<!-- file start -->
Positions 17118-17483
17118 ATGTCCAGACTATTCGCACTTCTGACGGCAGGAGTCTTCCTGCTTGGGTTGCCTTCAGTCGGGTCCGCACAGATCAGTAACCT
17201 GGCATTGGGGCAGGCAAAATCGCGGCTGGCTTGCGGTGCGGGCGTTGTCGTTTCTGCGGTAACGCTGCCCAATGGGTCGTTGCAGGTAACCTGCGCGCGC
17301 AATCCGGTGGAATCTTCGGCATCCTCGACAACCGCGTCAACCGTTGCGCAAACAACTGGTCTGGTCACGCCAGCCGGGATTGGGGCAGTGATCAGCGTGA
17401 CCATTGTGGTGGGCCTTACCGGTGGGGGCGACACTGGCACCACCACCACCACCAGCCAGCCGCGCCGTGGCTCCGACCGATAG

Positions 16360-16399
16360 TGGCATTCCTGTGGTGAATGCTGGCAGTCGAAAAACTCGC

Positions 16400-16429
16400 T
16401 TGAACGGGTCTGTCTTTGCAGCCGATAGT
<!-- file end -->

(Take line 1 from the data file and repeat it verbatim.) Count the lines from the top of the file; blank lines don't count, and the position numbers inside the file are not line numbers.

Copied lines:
Positions 17118-17483